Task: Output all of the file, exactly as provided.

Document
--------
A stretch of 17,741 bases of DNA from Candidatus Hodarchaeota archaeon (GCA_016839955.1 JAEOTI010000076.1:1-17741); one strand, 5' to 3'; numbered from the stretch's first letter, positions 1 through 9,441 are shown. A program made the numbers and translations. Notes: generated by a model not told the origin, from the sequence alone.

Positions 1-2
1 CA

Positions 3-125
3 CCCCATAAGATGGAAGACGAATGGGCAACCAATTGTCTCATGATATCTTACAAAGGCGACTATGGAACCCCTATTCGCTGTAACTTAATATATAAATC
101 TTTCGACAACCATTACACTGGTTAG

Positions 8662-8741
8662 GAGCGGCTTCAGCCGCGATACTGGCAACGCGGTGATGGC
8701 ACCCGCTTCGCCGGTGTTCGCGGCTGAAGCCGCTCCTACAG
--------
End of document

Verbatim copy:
A stretch of 17,741 bases of DNA from Candidatus Hodarchaeota archaeon (GCA_016839955.1 JAEOTI010000076.1:1-17741); one strand, 5' to 3'; numbered from the stretch's first letter, positions 1 through 9,441 are shown. A program made the numbers and translations. Notes: generated by a model not told the origin, from the sequence alone.

Positions 1-2
1 CA

Positions 3-125
3 CCCCATAAGATGGAAGACGAATGGGCAACCAATTGTCTCATGATATCTTACAAAGGCGACTATGGAACCCCTATTCGCTGTAACTTAATATATAAATC
101 TTTCGACAACCATTACACTGGTTAG

Positions 8662-8741
8662 GAGCGGCTTCAGCCGCGATACTGGCAACGCGGTGATGGC
8701 ACCCGCTTCGCCGGTGTTCGCGGCTGAAGCCGCTCCTACAG